Roberto Abdul, president of the steering committee of the civil association Súmate, an NGO with technological and logistical experience in coverage of electoral events, told PanAm Post that for elections to be truly transparent, it is necessary to change the electoral officials who have worked in favor of the Chavista regime for years. Additionally, he pointed out that it is fundamental to purge the Permanent Electoral Registry (REP) and to enable the political organizations that were annulled by the CNE.
Abdul explained that organizations such as the European Union and the OAS that have ample experience in observing elections should travel to Venezuela to ensure transparent elections. The country has a history of electoral fraud and needs as many impartial international organizations as possible, before, during, and after the elections.
Purging the REP would involve eliminating thousands of Venezuelans who assume dual identities and cast their vote more than once. Further, the regime cannot have the power to abruptly relocate voters.
All Venezuelans who have left the country and who have the right to vote from abroad should also be taken into account.
Another critical point is the verification and adequacy of the table members. The allegations of electoral fraud in the state of Bolívar during the 2017 regional elections, for example, demonstrated an association between manipulation of election results and the incorrect and convenient conformation of the regional and municipal boards.
Venezuela should adopt the use of indelible ink and fingerprint identification to avoid the possibility of citizens voting more than once at the convenience of the regime.
When speaking of free and transparent elections, we should not forget the dismantling of the armed groups that guard Chavismo, such as the collectives, the “dissidents” of the Revolutionary Armed Forces of Colombia (FARC), the National Liberation Army (ELN) that operates from Venezuela, the Special Action Forces (FAES), among others. Their acts of intimidation and persecution prevent voters from freely exercising their right to vote.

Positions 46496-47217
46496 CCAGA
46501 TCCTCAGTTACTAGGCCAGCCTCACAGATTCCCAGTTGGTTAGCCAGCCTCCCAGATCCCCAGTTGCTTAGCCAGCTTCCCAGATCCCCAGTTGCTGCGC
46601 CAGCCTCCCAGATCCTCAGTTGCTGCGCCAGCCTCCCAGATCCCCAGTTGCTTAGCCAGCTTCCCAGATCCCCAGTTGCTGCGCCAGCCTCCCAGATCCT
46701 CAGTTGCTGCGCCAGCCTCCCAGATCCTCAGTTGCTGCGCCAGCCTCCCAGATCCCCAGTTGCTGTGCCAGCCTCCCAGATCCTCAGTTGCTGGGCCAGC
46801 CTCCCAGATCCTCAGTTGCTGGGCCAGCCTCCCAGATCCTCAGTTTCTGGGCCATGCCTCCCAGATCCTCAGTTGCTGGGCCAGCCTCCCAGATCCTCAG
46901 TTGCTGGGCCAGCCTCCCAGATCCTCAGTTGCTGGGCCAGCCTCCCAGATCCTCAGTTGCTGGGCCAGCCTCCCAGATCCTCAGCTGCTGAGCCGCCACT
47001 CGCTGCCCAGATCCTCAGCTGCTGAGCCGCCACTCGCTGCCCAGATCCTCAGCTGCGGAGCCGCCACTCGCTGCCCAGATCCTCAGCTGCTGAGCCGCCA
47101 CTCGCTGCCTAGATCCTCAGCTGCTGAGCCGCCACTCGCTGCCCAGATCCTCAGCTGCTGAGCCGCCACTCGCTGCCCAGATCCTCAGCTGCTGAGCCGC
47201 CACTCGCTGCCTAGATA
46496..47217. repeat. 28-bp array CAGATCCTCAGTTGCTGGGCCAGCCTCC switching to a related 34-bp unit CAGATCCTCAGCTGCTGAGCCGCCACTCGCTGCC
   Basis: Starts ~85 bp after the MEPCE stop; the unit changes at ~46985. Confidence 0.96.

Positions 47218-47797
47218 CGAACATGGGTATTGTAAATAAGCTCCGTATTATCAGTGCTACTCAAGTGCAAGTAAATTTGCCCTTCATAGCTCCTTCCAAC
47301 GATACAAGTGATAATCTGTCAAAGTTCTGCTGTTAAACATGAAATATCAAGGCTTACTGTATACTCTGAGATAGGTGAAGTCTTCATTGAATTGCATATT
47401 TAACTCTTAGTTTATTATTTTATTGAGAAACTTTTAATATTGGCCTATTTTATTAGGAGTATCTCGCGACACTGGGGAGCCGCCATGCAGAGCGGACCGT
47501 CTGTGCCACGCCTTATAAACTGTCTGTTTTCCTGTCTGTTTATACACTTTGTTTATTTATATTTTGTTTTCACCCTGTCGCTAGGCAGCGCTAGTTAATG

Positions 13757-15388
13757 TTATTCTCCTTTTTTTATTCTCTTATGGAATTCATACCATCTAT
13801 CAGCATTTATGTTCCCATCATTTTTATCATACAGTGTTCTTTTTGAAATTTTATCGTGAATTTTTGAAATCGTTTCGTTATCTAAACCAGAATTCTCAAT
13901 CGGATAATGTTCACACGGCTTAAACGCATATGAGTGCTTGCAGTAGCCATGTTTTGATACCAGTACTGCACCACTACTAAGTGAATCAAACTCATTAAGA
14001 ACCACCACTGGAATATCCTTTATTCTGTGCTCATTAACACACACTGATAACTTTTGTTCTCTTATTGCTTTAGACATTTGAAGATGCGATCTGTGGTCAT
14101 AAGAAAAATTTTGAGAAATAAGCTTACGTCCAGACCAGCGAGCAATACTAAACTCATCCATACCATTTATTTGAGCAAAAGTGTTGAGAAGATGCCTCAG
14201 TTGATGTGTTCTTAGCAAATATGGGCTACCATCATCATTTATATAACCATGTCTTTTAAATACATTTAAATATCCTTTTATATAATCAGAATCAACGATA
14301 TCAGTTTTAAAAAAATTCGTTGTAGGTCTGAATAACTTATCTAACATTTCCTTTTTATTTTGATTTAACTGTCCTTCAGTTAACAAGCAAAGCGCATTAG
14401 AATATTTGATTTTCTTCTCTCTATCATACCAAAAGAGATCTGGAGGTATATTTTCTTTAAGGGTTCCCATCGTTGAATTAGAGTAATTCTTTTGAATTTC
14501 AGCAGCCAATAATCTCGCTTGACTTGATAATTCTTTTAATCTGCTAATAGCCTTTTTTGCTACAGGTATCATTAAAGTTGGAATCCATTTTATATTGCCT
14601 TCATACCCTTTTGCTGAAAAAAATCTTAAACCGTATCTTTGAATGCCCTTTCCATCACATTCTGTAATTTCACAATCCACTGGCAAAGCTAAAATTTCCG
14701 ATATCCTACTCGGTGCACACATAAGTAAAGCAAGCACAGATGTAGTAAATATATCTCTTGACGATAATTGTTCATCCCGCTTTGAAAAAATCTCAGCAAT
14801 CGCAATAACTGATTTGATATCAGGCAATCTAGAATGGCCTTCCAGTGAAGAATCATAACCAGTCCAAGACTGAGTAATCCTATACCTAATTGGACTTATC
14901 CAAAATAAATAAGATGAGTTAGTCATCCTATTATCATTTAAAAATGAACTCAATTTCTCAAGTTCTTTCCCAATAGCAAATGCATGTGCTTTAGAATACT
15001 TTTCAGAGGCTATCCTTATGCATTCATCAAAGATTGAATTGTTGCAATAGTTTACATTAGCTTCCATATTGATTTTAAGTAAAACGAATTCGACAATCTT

Any negotiation must include a demand by the Guaido government that these armed groups be banished from voting booths and that steps must be taken to stop them from committing acts of terrorism.
Chavismo as a candidate
According to Venezuelan journalists who are aware of the dialogues between Chavismo and the opposition, Chavismo has made it clear that it would present itself with candidates in the next presidential elections and Diosdado Cabello would be one of the candidates.
If the president of the Chavista constituents presents himself in an election as a possible presidential candidate, it would be considered a mockery of the Venezuelan people and the international community, because he is an alleged delinquent. It is important to note that the U.S. sanctioned Cabello for being linked not only to the violation of human rights but also to terrorism and international drug trafficking.
This indicates that to hold free elections in Venezuela, it is necessary to ask for more than the departure of Maduro and the renewal of the CNE. It is also essential for Chavismo to abandon all spheres of power; to implement a shock force against the armed groups that guard the dictatorship and could influence the vote; candidates with an impeccable resume and an impartial international oversight that guarantees that the entire electoral process is transparent.